The scene on the floor of the House was bedlam: representatives clustered around the Speaker’s desk whispering advice; others gathered at the back microphone bellowing for recognition; and smaller groups huddled at scattered spots across the giant chamber where members passed rumors or strained to hear them. It was the closing hour of the 1971 regular session of the Texas Legislature, and the legislative process had broken down under the weight of the Sharpstown Scandal. The heavy-handed tactics of Speaker Gus Mutscher, under attack for shepherding two suspicious-looking banking bills through a previous special session for discredited Houston promoter Frank Sharp, had divided the House into three groups: blind loyalists, troubled conservatives, and a coalition of liberals and Republicans known as the Dirty Thirty. A huge backlog of legislation was hopelessly stalled, and time was running out. Would Mutscher ask the governor to call a special session? Or would he order the hands of the clock turned back at midnight, extending the session while he tried to arm-twist members into passing a few of the more important bills? Or perhaps he would make a dramatic appeal to the House, asking members to put aside animosities and try to pass something in the little time remaining.

“May I have your attention, members?” Mutscher for once had no trouble with this request; all eyes were on him. “The Chair recognizes Mr. Nelms.”

The legislators were stunned. Why Nelms, everyone was thinking. Johnny Nelms of Pasadena was only a freshman, and a mediocre one at that. What could he do? The silence was broken by the sound of a guitar. Johnny Nelms could sing, that’s what he could do. And as the clock at the back of the chamber ticked away the final minutes of Gus Mutscher’s hegemony over the House, Johnny Nelms serenaded his colleagues with a song the Speaker particularly liked. It was called “Everything I Touch Turns to Dirt.”

It has been five years now since the federal Securities and Exchange Commission (SEC), in a neat–and not accidental—bit of timing, filed suit against Frank Sharp for a stock manipulation scheme on the very day that Governor Preston Smith was inaugurated for a second term. Supporting documents in the case indicated that Smith and Mutscher had traded heavily in the suspect stock just prior to the special session when Sharp’s banking bills would be before the Legislature. The SEC, backed by Republican Administration in Washington, expected the scandal to produce a voter reaction that would finally end Democratic dominance of Texas politics. Liberals saw Sharpstown as an opportunity to wrest control of the Democratic Party away from the entrenched conservatives. Reformers decided this was their chance to change the way state government worked by making it more accountable to the people. Everyone said the scandal would be a watershed in Texas’ political history.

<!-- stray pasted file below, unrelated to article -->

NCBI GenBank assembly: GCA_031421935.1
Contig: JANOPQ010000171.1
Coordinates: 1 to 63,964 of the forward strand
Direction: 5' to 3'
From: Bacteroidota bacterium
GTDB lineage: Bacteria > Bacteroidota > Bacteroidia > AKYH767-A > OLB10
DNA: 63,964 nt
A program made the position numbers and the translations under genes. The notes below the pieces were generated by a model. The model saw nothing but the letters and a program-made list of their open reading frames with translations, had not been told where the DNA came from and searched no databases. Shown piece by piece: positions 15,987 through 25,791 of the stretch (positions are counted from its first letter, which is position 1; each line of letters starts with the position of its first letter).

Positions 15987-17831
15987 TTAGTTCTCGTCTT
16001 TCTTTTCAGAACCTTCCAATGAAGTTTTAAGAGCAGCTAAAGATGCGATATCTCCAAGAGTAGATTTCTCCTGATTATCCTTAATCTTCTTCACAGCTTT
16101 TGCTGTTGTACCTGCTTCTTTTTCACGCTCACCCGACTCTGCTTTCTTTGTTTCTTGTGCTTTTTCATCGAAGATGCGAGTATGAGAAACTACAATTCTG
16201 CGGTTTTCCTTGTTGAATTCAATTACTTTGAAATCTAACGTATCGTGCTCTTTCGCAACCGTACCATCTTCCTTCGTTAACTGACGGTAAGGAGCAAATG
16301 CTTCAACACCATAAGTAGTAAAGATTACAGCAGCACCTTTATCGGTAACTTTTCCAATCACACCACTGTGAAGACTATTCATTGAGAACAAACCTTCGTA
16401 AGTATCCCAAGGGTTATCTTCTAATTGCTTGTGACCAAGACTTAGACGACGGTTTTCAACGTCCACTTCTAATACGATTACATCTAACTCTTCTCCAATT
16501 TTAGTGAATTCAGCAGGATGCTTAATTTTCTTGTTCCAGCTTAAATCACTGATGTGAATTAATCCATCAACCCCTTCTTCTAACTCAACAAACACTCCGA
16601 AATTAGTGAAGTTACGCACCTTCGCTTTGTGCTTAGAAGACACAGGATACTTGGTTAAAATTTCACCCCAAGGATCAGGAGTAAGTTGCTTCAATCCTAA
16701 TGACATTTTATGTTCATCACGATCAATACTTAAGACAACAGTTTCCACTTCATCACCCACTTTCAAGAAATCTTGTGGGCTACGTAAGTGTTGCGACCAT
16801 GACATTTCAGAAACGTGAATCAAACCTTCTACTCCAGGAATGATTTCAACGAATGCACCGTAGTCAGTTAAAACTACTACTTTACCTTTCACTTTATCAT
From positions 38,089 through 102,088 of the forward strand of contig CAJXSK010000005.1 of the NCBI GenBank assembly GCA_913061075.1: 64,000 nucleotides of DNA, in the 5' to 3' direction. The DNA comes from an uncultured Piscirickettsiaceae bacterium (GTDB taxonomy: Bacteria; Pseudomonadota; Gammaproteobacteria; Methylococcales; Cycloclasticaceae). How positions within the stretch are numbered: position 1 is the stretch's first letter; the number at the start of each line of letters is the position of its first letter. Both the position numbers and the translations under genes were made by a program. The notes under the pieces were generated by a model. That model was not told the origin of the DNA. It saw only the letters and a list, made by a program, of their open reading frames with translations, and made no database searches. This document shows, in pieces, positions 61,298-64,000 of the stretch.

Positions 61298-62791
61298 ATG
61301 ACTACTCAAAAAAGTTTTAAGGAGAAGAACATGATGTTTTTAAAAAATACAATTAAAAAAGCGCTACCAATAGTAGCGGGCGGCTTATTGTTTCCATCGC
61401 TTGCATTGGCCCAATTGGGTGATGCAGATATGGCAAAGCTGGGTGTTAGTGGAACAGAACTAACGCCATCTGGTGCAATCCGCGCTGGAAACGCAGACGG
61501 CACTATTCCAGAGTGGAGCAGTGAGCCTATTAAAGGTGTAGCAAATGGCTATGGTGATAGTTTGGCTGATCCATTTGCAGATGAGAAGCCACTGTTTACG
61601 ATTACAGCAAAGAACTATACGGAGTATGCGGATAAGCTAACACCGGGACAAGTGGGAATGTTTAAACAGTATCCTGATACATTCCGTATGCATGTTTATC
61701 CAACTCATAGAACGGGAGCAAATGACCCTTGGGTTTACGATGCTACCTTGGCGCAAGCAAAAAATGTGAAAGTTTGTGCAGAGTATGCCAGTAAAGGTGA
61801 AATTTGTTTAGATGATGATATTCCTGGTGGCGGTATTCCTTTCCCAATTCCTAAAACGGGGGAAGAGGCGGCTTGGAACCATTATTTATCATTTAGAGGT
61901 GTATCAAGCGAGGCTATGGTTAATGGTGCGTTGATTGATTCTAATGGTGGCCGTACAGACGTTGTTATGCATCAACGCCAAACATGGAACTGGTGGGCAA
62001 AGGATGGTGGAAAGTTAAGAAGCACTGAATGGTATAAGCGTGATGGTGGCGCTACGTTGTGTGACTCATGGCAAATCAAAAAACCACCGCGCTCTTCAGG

On the surface it appears that they were right. The voters reacted by forcing one of the biggest legislative turnovers in years. Mutscher loyalists were destroyed by slogans like, “Why fire the ventriloquist and hire the dummy?” Tarnished Preston Smith sought vindication from the voters in the form of a third term; he was rewarded with a pathetic 8 per cent of the vote. Voters adjudged Lieutenant Governor Ben Barnes, the one-time Golden Boy of Texas politics, guilty by association even though he had never been tied directly to the scandal. Two years earlier Barnes had carried all 254 Texas counties, but he could run no better than a poor third in the 1971 gubernatorial primary with less than 20 per cent of the vote. Mutscher and two key lieutenants were indicted and convicted for accepting bribes, and several other legislators were successfully prosecuted by Travis County District Attorney Bob Smith for misusing state funds in their expense accounts.

The reform spirit dominated the 1973 Legislature, as new House Speaker Price Daniel, Jr., threw his weight behind a series of bills designed to clean up the mess in Austin. The package included an ethics bill, a strict campaign finance law, a lobby registration act, and requirements for open meetings and open public records. Daniel guided the bills through the House and sent them to a reluctant Senate which considered itself untouched by the scandal. Still, public pressure carried the day and forced the Senate to enact the bills into law. Sharpstown was given credit for changing Texas politics.

But did it really? We have to come to view politics so much as a game between two sides—call them liberals and conservatives, Republicans and Democrats, ins and outs; it doesn’t really matter—that we gauge success and failure according to our idea of how points are scored. Aha, we say, reformers must have won the Sharpstown game—after all they beat X candidates and passed Y bills. The trouble is, of course, that these are only statistics, not the final score, and statistics quite often tell very little about who won or lost. The only important question is: did it make any difference?

Randall Wood is someone who believes that Sharpstown did change things for the better. Now executive assistant to State Comptroller Bob Bullock, Wood was the lobbyist for Common Cause, a self-style citizens’ lobby, during the 1973 reform session. He points to campaign financing as one area where reform laws have had a major impact.